College Costs: Debt Or Delay?
By Heather Bates
It's no secret that the cost of education increases every year. Due to tuition rates constantly rising, and the horrible state of the economy, students are finding it harder and harder to fund their college education. It all comes down to a choice: is it worth the money? Various students have different opinions about what the cost of an education is truly worth.
In fact, nineteen year old Frank Pietrangeli, a struggling photographer, was forced to postpone his goal of moving to New York City for college because he couldn't afford it. When asked if financial reasons were the cause of him waiting an extra year to attend school, Pietrangeli replied, "Yes, it seemed like just when I had saved enough, and I felt confident to support myself, I'd look at the cost of rent for one month and tend to reconsider. I'd keep saving and saving."
According to Finaid.corg, on average, a college student's tuition tends to increase roughly 8% a year. This means that a student attending a private college can end up paying over $1,500 dollars more every other semester. Because most colleges do not lock in their tuition rates, this means that by the time a student graduates, he or she could owe close to $8,000 dollars more than when they started their freshman year. Collegeboard.com estimates that private four-year colleges and universities average around $25,143 dollars yearly.
For a student paying this much money to attend a school, such high tuition increases are hardly welcomed. Not only are tuition rates rising, but the cost of other financial necessities, such as books and computers are also more expensive than many students can afford. Is a college senior prepared to enter the workforce with so much debt to worry about?
Stephanie Aubel questions whether the price of pursuing her
dream of becoming an artist is worth it.
College sophomore Stephanie Aubel decided to attend the Art Institute of Boston for a degree in the Fine Arts regardless of the cost, but she questions the amount of debt that she's amassing. The school that the young art student attends costs her almost $40,000 dollars a year including room and board. “I don't understand why I ever believed that this kind of debt was worth it," says Aubel. Sometimes, I realize the weight of my so-called dreams."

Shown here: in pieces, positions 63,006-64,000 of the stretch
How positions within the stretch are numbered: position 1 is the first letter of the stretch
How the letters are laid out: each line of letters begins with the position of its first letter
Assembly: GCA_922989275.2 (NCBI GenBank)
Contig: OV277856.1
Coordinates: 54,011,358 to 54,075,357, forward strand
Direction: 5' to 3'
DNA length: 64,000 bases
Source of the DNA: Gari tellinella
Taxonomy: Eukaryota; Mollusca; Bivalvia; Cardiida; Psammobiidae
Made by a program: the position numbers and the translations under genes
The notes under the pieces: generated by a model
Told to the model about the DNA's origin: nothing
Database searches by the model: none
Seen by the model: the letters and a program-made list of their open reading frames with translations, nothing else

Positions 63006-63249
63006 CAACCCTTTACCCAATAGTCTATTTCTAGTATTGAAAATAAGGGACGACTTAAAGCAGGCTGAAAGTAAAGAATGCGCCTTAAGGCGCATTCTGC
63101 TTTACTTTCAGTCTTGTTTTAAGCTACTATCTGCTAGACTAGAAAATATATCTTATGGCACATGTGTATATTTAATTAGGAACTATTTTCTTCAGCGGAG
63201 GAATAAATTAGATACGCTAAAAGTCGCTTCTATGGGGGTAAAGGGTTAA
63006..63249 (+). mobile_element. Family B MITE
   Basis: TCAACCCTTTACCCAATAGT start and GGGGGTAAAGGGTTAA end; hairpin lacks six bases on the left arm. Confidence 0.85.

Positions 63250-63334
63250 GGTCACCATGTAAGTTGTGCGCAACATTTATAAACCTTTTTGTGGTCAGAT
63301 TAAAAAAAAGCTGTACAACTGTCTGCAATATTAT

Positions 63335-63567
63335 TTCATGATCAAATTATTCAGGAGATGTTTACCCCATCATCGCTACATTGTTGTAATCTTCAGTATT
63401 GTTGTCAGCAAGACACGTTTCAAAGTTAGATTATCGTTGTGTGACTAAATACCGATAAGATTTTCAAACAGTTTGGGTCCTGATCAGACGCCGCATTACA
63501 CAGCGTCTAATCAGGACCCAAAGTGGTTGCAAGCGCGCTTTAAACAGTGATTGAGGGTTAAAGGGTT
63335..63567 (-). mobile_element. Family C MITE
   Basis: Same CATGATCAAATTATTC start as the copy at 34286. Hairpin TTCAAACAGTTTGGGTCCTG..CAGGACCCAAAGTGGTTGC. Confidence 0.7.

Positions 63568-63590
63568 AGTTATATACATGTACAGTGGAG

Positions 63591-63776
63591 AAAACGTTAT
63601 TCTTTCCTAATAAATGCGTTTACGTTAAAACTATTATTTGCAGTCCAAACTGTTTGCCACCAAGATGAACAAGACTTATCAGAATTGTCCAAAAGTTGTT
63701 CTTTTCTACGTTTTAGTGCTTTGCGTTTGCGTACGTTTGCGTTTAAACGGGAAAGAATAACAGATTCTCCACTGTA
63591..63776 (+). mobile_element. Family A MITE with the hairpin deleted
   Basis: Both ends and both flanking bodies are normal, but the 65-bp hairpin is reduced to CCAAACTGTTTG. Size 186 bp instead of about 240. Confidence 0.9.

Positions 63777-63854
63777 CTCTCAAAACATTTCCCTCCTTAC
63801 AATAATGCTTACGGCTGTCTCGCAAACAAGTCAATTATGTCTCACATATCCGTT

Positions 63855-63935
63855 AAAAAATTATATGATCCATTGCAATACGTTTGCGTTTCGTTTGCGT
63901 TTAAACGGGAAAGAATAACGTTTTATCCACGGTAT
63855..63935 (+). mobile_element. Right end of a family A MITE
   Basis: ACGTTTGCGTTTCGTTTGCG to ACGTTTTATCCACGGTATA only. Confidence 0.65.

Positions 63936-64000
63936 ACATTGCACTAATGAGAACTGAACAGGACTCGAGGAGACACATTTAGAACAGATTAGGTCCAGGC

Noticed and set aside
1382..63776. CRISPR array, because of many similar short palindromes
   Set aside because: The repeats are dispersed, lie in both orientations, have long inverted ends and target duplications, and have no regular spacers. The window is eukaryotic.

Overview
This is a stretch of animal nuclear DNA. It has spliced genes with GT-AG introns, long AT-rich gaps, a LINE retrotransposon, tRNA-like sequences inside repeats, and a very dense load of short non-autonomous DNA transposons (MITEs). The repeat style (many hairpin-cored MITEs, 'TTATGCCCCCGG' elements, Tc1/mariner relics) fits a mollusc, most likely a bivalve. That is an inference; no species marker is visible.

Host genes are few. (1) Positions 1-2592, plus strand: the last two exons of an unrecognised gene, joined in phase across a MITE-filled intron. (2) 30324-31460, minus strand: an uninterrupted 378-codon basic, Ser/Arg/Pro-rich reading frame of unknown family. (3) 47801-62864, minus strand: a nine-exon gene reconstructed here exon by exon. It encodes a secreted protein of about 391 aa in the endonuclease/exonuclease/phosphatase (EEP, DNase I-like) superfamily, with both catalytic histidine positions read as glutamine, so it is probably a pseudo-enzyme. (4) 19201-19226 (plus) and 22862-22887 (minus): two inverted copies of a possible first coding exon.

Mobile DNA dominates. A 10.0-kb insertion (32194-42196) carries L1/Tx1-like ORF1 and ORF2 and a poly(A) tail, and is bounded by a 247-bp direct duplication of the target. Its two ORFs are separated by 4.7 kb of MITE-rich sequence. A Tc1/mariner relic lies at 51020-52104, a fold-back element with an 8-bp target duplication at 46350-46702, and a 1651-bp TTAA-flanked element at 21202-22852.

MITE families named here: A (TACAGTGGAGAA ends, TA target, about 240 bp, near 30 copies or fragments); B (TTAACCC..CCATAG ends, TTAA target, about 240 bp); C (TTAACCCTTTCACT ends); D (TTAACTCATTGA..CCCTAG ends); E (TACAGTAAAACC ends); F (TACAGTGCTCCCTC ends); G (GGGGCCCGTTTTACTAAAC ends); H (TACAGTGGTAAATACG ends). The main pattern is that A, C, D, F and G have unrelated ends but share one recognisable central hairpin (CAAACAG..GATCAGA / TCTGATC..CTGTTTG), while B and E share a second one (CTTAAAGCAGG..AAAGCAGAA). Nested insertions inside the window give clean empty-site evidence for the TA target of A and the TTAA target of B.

With such expensive school bills, where are students and their parents coming up with the money? It all comes down to loans. Some students are forced to take out both private and government funded loans just to afford their college or university of choice.
These come with an even higher price, as most loans have interest rates of 8% or 9%. This means that a student can practically double the amount that they owe by the time they finish school. With a mere six months of room to breathe after graduating before beginning payments, college graduates are forced to come up with a way to start paying their loan companies almost immediately.
Frank Pietrangeli says descending into
a pit of debt may help create respect for
When asked about the cost of education and how it is worsened by today’s economy, Pietrangeli says, “I think it's ridiculous. No one should have to plummet themselves into a pit of debt for an education. But at the same time I also feel it pushes those who have the strength to better themselves. It gives you a sense of respect for what it is that you're doing."
Ultimately, the question is, do students feel that the money they are paying for an education is worth it? Aubel can only hope that it is.
“My opinion of debt and dreams constantly shifts, Aubel says."I am always crushed under the cost of my choice, but I know there's no backing out now. I've already put myself in so much debt that I need to work as hard as I can for my future. Is this money worth it? God, do I hope so.”